Persons who spend the most time with individuals exhibiting target behaviors typically collect the data. This usually includes caregivers, nurses, aides, or family members. Behavior analysts will collect data and measure behaviors during weekly sessions.
It is important to record the target behavior immediately after it occurs. Most behavior analysts will develop recording systems that do not disrupt normal routines, because we know that caregivers are busy throughout the day. Recording may simply involve circling a “Yes” or “No” if the target behavior occurred within the last 30 min. Or, caregivers may ask to tally the frequency of the target behavior throughout the day. Recording and measurement systems will be individualized to each patient’s needs and availability of the caregiver.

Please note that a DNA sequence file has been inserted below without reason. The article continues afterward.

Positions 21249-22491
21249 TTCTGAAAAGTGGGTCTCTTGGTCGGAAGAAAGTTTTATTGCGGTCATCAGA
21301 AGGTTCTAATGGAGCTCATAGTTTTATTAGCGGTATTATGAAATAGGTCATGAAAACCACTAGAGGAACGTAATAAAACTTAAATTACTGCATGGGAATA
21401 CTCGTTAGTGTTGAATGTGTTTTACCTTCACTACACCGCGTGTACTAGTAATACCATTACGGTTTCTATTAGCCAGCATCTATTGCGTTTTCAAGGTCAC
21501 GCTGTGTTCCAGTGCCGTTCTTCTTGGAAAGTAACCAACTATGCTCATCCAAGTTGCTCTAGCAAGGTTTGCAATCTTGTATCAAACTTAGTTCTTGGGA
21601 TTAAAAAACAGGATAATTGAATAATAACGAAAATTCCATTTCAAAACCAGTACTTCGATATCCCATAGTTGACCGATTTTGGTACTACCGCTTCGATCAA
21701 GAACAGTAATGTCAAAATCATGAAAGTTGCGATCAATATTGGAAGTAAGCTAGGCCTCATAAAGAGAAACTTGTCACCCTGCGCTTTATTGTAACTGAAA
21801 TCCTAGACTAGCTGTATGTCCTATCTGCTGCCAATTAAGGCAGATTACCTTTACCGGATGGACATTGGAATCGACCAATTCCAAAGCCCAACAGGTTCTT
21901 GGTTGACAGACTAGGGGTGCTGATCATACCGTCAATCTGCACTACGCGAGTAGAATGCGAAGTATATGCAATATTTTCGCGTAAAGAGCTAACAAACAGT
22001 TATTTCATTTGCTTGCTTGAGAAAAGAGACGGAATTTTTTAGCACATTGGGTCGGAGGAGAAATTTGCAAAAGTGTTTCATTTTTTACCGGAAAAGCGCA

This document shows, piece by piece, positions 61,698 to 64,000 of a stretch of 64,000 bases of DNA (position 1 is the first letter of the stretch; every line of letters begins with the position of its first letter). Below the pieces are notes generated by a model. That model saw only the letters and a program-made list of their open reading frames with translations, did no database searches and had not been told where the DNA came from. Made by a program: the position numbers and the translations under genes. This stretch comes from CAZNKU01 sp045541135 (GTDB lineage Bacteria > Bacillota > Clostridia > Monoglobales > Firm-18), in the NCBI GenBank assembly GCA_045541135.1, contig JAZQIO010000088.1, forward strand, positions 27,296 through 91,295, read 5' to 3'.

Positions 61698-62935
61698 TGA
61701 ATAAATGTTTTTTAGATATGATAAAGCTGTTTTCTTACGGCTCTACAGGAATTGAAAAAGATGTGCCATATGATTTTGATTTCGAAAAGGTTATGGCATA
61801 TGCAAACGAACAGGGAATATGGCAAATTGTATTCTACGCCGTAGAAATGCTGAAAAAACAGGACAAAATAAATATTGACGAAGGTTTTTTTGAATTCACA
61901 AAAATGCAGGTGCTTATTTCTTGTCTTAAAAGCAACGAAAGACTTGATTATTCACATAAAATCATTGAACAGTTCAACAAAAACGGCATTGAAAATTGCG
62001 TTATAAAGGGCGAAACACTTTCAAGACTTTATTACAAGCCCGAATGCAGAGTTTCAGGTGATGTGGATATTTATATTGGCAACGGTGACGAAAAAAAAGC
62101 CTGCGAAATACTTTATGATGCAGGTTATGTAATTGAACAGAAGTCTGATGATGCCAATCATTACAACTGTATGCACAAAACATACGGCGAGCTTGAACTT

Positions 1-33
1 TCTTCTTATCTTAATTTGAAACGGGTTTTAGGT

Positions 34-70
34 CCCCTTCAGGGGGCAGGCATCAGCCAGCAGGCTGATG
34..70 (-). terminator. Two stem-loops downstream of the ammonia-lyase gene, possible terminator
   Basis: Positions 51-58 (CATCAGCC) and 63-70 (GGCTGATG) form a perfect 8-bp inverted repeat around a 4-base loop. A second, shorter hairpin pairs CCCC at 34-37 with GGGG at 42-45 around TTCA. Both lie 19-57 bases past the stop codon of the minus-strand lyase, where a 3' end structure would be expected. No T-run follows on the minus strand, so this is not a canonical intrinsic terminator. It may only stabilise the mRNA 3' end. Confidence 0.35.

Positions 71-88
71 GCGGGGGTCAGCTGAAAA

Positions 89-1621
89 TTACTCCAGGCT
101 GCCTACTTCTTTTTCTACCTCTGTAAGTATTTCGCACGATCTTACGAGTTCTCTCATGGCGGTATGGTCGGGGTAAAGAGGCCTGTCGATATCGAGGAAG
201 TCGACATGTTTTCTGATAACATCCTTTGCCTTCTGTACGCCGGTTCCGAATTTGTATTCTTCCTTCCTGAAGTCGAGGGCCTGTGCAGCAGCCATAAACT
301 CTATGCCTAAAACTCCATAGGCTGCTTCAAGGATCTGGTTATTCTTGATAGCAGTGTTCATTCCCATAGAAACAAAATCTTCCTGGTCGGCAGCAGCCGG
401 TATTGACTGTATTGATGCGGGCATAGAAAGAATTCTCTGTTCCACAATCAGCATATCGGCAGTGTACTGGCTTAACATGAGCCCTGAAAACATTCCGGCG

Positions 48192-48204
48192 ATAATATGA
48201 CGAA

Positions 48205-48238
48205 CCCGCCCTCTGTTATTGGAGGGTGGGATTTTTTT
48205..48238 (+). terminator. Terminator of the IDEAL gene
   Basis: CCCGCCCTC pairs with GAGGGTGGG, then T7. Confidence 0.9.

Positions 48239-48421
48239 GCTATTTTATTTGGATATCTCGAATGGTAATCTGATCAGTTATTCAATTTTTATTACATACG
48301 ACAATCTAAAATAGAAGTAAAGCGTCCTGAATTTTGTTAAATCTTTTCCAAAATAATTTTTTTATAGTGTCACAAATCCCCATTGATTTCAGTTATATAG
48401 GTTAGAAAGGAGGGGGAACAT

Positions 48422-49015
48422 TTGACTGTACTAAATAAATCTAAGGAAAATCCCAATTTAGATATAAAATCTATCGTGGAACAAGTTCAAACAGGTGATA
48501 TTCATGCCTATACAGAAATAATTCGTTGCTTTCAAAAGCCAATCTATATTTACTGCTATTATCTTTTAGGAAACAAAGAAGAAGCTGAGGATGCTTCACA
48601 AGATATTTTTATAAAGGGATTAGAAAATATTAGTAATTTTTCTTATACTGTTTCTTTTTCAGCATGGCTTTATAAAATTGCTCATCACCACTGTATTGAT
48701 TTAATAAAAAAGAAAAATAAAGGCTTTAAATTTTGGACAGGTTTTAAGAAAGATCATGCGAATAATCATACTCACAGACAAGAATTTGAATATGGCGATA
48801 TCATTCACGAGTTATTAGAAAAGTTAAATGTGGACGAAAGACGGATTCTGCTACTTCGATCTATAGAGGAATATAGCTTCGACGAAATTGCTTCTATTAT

Behavior analysts only ask caregivers to record target behaviors during the time at which the behavior is most likely to occur. For example, if aggression mainly occurs at night, behavior analysts will ask caregivers to record that target behavior only during evening and night time routines (e.g., dinner, grooming, going to bed). If crying mainly occurs during community outings, the behavior analyst will ask caregivers to record crying then.